Botany 101; plants need water, sunlight, and soil to grow. Spring provides increased amounts of rain. Longer days give plants more sunlight that warms the air and increases soil temperatures. When it comes to weeds in the lawn, it’s the survival of the fittest. Unfortunately, weeds are easy to please; they are less demanding of care (in regard to the nutrients they need to grow) and have longer roots allowing them to absorb more water. If not kept in check, weeds can quickly take over your lawn. If you want to prevent weeds from taking over your lawn, it is essential to maintain a consistent weed control program. There isn’t any turf safe weed control that will prevent weeds from being able to grow in your lawn but with consistent weed control applications, weeds can be kept at bay. Here are a few maintenance tips that you can practice to keep weeds away.
Mowing tall shades the soil and helps to keep the soil moist just how grass likes it. Exposed soil dries out faster, weakening the grass and paving the way for weeds to be able to take over.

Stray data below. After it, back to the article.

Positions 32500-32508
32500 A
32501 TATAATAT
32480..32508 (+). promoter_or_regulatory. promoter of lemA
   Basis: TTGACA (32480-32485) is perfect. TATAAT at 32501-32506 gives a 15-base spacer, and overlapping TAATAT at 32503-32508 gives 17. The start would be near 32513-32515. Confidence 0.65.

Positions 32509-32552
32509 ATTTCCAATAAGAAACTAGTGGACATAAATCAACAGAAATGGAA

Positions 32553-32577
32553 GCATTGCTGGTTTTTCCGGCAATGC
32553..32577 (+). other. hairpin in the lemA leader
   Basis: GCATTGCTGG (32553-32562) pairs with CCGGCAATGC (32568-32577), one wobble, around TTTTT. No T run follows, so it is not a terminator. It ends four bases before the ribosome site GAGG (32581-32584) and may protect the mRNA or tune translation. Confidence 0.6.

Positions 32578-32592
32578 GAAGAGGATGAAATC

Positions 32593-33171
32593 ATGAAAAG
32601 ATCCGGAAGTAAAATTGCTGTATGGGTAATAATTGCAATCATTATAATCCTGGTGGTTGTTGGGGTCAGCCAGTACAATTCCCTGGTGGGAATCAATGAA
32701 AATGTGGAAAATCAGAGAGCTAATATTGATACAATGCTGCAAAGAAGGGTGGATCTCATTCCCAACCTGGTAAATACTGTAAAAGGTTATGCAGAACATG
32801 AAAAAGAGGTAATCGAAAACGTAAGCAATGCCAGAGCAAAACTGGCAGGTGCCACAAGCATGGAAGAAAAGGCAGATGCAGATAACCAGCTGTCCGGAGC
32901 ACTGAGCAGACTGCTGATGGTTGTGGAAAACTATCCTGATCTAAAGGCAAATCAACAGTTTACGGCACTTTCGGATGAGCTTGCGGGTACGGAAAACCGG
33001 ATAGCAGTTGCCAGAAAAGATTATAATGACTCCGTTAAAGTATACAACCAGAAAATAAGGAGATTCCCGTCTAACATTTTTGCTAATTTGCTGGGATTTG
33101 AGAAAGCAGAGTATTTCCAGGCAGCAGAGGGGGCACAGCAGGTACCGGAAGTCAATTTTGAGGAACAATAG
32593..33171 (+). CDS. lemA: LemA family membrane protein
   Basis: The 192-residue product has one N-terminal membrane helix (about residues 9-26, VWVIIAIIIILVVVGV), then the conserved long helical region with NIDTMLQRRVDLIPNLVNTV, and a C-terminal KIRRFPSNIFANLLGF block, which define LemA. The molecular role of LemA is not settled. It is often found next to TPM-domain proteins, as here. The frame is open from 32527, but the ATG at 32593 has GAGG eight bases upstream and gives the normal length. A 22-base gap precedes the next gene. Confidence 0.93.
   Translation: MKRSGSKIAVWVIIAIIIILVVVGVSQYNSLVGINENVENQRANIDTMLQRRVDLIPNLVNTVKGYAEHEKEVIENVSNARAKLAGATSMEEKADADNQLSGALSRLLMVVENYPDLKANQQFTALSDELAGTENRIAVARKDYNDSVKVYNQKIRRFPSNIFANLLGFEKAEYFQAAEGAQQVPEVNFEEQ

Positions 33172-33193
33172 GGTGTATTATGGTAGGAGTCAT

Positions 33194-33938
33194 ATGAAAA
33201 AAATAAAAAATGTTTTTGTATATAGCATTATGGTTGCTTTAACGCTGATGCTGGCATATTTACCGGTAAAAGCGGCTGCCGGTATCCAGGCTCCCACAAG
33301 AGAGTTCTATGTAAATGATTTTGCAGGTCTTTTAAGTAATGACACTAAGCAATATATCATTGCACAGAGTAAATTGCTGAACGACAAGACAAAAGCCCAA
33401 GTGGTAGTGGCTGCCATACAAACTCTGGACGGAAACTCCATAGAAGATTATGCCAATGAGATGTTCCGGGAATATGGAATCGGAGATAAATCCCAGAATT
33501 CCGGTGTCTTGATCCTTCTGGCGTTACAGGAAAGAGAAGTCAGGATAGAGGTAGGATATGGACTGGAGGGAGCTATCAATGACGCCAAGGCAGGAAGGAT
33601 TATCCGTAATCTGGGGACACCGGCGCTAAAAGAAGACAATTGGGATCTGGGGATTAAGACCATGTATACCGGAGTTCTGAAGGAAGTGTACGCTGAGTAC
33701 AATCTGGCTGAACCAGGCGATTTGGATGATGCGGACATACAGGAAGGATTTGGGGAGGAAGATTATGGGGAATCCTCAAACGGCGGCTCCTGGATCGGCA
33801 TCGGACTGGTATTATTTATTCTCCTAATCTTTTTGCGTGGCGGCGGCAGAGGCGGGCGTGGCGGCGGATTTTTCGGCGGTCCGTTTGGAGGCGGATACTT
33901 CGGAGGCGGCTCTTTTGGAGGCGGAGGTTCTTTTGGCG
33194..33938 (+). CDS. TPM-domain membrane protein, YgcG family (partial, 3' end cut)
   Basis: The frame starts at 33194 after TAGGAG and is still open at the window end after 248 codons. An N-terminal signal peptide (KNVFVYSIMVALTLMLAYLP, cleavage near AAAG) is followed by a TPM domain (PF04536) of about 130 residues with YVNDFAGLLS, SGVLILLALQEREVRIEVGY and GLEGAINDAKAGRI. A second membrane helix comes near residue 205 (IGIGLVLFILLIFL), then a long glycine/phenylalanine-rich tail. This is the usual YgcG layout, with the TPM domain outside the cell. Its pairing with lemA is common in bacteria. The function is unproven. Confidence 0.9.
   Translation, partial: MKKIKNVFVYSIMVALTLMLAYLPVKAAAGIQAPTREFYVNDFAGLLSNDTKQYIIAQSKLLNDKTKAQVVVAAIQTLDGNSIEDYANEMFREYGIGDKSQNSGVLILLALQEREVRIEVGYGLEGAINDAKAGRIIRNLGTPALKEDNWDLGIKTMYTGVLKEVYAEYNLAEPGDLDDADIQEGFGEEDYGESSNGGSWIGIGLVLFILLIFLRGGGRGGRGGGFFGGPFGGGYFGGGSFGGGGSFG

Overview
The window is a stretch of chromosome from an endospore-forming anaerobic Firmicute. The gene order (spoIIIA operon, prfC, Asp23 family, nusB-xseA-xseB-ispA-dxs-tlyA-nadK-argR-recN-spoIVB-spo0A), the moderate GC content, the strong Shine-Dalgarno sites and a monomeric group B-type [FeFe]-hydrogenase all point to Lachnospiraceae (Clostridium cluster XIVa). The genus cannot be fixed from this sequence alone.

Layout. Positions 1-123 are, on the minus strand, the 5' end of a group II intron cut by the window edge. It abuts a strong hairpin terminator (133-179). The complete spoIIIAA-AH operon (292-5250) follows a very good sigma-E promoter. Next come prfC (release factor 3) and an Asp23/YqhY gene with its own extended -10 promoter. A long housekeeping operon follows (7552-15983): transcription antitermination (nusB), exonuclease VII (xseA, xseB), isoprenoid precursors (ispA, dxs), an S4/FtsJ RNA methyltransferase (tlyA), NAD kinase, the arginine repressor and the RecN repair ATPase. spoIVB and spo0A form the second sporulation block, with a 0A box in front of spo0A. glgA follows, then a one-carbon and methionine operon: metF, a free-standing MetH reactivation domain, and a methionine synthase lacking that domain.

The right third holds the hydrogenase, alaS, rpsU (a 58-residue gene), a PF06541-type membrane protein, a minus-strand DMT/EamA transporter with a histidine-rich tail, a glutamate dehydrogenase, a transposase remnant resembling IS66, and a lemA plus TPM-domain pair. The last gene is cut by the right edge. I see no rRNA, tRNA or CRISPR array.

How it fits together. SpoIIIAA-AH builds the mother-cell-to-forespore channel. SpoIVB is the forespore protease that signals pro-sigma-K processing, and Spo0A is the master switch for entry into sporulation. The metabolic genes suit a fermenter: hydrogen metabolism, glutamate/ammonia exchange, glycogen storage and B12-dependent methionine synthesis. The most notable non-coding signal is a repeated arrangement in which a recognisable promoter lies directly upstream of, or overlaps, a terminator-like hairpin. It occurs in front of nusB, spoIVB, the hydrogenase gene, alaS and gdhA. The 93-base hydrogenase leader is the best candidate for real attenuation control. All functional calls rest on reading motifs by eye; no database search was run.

A healthy lawn is a happy lawn. Lawns that are properly fertilized can withstand seasonal stress better. Whereas a malnourished lawn is weaker and more susceptible to a weed take over.
Just because you don’t see weeds doesn’t mean they aren’t there. Weed seeds can be brought in your lawn in many ways. They can also lay dormant in the soil, waiting for the right conditions to germinate. So, a consistent weed regimen is crucial to weed maintenance. Early spring is the best time to prevent unwanted grassy weeds such as Crabgrass. A pre-emergent application will help prevent these from coming up in your lawn by creating a barrier of protection against grassy weeds.
In the spring it is common for homeowners to find grubs while gardening in their flower beds. The grubs you find at this time of the year are not the ones that cause damage to your lawn. However, it is important to know that the grubs you have now, will soon transform into the beetles that will deliver the next generation of grubs that can cause turf damage. This is the time of the season to keep an eye on the number of grubs and beetles you see around your home. The more you see, the higher your chance of getting grub damage later in the year.